MOVIE RATING: 3.5 stars (B)
To my surprise, Russell Crowe’s latest film, The Next Three Days (2010), was a better than expected action/suspense “heist/caper” film. The trailer, and many critical reviews I’ve read, don’t do it justice. But writer/director Paul Haggis came through here in my opinion with a gripping drama that starts slow, but builds the stakes to a good climax. It definitely reminded me of the now classic Harrison Ford vehicle, The Fugitive (1993). But it was a fresh twist on an old concept. It even has a bit of Enemy of the State (1998) and director Tony Scott’s iconic style mixed in for good measure.
The concept of The Next Three Days is pretty simple. It’s a story about a family of three who are living the idyllic modern suburban lifestyle. Elizabeth Banks plays the mother, and seemingly the breadwinner, in the family. One morning, their calm house is stormed by the police and Banks’ character is arrested and charged with murder of her female boss at work. The story pretty much jumps forward three years to where Banks is locked up in jail for life after being found guilty in court. Her husband, played by Russell Crowe, doesn’t believe she’s guilty for a minute, but they could never find evidence of her innocence or the actual killer to take the blame for the crime. Banks’ character can’t seem to deal with the loss of her life and attempts suicide, adding to the pressure that Crowe and their son already feel from their fractured family. So Crowe decides he has to break Banks out of jail. And he finds out exactly what thats going to take from ex-convict Liam Neeson. The rest of the plot goes where you are probably guessing it goes. So I’ll let the film fill in the rest.
I will say that some of the “extraordinary” (or coincidental) circumstances and events within the story make one suspend belief in order to really enjoy the film. Usually these kind of unrealistic and overly “lucky” sequence of events take me out of a film to a degree. But somehow, Haggis and Crowe and the rest of the cast and filmmakers pulled it off with this one. I can see how some film critics and viewers of the film might not let the far fetched conceits of the film work for them. But as I’ve written before, movies by definition are creating a “fantastical” world in which they exist. Every sci-fi or alien movie requires one to suspend belief to some degree. And just because The Next Three Days doesn’t live in one of those genres, doesn’t mean that it can’t ask you to suspend your sense of realism. Enough said!
There’s no doubt in my mind that one of the key aspects of the success of The Next Three Days is Russell Crowe’s performance. He plays a middle-aged, slightly overweight, married father quite well. And yet he also transforms during the course of the movie into a badass criminal. All at the same time he remains a caring father and loving husband. And I think it’s that process of personal transformation with his character that makes the film interesting. The first hour of the film is a little too slow in that process maybe, but it does really build-up to the engaging third act of the movie. I think maybe the writing and editing could have been a little tighter to keep the movie moving along more. But after listening to an Apple “Meet The Filmmaker” podcast with director Paul Haggis defending his purposely slow build-up in the first half of the film, I can also buy into that philosophy. But I think if the film did have a little faster pace to it, it would elevate the film to higher level at least in my eyes. Nonetheless, this is a successful film and it works.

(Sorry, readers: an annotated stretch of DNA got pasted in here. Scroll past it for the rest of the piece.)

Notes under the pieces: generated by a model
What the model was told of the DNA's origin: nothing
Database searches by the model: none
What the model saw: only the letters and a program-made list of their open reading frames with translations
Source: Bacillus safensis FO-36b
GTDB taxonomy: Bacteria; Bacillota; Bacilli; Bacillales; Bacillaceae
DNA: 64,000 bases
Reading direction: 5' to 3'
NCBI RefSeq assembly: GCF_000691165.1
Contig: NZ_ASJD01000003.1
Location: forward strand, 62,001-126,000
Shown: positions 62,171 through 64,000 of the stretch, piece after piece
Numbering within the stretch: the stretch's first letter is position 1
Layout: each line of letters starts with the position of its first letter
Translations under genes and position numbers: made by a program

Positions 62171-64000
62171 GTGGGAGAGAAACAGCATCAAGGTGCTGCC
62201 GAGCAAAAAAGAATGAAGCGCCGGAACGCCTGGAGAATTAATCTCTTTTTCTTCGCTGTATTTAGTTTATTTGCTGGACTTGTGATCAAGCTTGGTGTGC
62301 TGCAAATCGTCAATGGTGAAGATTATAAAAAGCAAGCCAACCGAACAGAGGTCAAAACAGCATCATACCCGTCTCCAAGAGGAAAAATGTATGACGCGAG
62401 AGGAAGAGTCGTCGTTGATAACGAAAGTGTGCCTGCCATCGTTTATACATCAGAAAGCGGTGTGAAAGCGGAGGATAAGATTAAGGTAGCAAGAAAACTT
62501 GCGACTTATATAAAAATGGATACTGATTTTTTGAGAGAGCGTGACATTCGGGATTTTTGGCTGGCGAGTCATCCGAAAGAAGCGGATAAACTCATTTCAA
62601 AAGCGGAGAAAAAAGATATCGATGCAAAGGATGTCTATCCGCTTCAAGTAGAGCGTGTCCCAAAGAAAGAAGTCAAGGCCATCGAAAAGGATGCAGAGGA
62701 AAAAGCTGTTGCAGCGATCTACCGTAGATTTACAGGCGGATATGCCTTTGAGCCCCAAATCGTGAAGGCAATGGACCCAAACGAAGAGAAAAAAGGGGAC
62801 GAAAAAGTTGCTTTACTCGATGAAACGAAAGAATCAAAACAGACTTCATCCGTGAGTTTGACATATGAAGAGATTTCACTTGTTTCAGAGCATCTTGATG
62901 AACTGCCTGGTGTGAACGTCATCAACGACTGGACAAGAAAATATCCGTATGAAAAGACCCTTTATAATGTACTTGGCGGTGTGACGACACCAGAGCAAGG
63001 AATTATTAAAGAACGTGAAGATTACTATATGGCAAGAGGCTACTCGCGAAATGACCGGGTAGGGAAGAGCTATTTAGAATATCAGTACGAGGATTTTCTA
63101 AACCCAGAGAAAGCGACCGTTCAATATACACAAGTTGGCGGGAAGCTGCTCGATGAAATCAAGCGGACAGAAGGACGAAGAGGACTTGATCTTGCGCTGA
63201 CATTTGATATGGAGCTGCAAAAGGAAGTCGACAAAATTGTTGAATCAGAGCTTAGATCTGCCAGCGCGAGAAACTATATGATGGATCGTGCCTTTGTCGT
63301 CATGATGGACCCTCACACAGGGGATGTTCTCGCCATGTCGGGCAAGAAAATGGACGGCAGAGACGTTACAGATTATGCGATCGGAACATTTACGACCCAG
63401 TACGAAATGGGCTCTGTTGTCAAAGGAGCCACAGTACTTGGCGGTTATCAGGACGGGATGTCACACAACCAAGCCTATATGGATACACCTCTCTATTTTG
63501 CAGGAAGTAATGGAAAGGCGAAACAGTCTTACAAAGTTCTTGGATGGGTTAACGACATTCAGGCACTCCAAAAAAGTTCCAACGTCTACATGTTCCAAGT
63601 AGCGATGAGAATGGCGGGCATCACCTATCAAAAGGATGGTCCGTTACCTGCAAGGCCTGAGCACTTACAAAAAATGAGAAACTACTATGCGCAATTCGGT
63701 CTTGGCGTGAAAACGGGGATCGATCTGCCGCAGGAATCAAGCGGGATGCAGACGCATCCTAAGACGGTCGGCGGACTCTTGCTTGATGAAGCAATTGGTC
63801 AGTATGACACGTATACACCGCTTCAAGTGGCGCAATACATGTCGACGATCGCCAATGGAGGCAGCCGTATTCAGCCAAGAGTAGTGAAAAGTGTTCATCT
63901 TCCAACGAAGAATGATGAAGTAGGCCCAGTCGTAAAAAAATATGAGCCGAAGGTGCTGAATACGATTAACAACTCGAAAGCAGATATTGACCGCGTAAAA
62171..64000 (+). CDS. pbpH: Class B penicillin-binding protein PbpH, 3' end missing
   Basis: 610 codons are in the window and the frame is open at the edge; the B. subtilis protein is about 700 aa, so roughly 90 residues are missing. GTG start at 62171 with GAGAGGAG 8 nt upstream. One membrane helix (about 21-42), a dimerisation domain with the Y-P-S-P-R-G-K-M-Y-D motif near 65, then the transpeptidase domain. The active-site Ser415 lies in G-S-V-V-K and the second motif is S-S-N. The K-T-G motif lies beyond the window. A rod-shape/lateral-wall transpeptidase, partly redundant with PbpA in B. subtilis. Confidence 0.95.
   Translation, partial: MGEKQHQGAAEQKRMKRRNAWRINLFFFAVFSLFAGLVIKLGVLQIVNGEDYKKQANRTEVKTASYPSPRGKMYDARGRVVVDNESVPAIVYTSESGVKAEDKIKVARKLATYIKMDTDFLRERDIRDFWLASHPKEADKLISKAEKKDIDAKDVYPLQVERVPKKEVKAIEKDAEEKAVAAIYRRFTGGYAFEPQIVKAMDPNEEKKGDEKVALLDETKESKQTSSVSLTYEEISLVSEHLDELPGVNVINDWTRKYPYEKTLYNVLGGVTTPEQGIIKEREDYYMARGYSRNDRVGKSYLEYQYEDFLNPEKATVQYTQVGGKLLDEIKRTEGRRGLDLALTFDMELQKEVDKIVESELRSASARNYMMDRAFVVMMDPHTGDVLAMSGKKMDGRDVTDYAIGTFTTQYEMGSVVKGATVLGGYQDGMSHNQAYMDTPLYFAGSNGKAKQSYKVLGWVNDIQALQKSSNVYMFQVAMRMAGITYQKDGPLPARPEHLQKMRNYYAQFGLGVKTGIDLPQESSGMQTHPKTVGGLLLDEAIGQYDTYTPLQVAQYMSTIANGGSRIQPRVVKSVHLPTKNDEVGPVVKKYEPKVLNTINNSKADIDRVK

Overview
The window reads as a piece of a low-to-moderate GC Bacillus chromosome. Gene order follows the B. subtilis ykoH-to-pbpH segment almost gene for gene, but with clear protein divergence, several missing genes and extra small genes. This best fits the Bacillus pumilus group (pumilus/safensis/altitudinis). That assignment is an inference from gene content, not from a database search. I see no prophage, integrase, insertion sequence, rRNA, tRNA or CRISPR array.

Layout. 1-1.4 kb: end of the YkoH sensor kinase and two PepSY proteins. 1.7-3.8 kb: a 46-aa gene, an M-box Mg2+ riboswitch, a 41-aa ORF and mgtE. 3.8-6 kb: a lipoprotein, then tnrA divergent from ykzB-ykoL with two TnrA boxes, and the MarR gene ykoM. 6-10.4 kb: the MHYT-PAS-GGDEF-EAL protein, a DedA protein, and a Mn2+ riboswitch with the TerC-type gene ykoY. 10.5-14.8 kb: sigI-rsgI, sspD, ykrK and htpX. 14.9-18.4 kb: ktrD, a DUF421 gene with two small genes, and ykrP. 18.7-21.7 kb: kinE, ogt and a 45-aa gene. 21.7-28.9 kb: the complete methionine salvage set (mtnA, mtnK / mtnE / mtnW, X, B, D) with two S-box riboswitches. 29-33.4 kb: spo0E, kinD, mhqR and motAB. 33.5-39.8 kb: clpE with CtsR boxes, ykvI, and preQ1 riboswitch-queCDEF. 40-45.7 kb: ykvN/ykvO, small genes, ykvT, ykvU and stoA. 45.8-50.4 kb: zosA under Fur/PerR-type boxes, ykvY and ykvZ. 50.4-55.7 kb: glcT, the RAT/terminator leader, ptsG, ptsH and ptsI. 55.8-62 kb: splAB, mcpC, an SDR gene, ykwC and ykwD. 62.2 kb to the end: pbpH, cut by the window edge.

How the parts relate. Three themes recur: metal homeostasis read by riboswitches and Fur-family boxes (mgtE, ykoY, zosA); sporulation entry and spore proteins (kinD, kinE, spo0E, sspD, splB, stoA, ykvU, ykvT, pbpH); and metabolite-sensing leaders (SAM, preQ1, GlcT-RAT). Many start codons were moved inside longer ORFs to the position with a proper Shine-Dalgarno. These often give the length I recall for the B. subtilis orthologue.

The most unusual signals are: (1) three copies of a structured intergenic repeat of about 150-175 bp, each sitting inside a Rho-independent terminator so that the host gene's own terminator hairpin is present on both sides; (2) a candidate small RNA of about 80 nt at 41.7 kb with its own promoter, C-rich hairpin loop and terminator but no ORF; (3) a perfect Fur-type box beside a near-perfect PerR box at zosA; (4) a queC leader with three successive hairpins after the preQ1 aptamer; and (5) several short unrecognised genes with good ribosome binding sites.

The production values in The Next Three Days are really solid like so many films today. The cinematography from Stéphane Fontaine is good, but nothing I haven’t seen before. The production design by Laurence Bennett is also well done and gives us very realistic sets and locations for the story to take place in. Sound Editing led by Renee Tondelli is really well executed with a full array of surround sounds we all expect now in an action film of this type. And I was very impressed with Danny Elfman’s music. He continues to shine and gives this film a better score than one like this typically gets. And I do think that is part of what helps elevate The Next Three Days above its peers like Unstoppable (2010).
I missed seeing The Next Three Days in the theater last year, but it was a nice surprise seeing it in HD recently. I continue to be amazed at how much better many movies look at home on blu-ray or in HD than they do in the theater. The theaters really need to invest in modern digital projection technology and bring back the aura of the cineplex. While I can’t make the direct comparison here, my intuition tells me that I didn’t miss anything in this film’s theatrical presentation. And I couldn’t have asked for a better home theater presentation. The high definition mastering of this film is about as good as it gets. So give your living room an aural shake-up with The Next Three Days.
Check out details on this film and its excellent Blu-ray presentation at Blu-ray.com.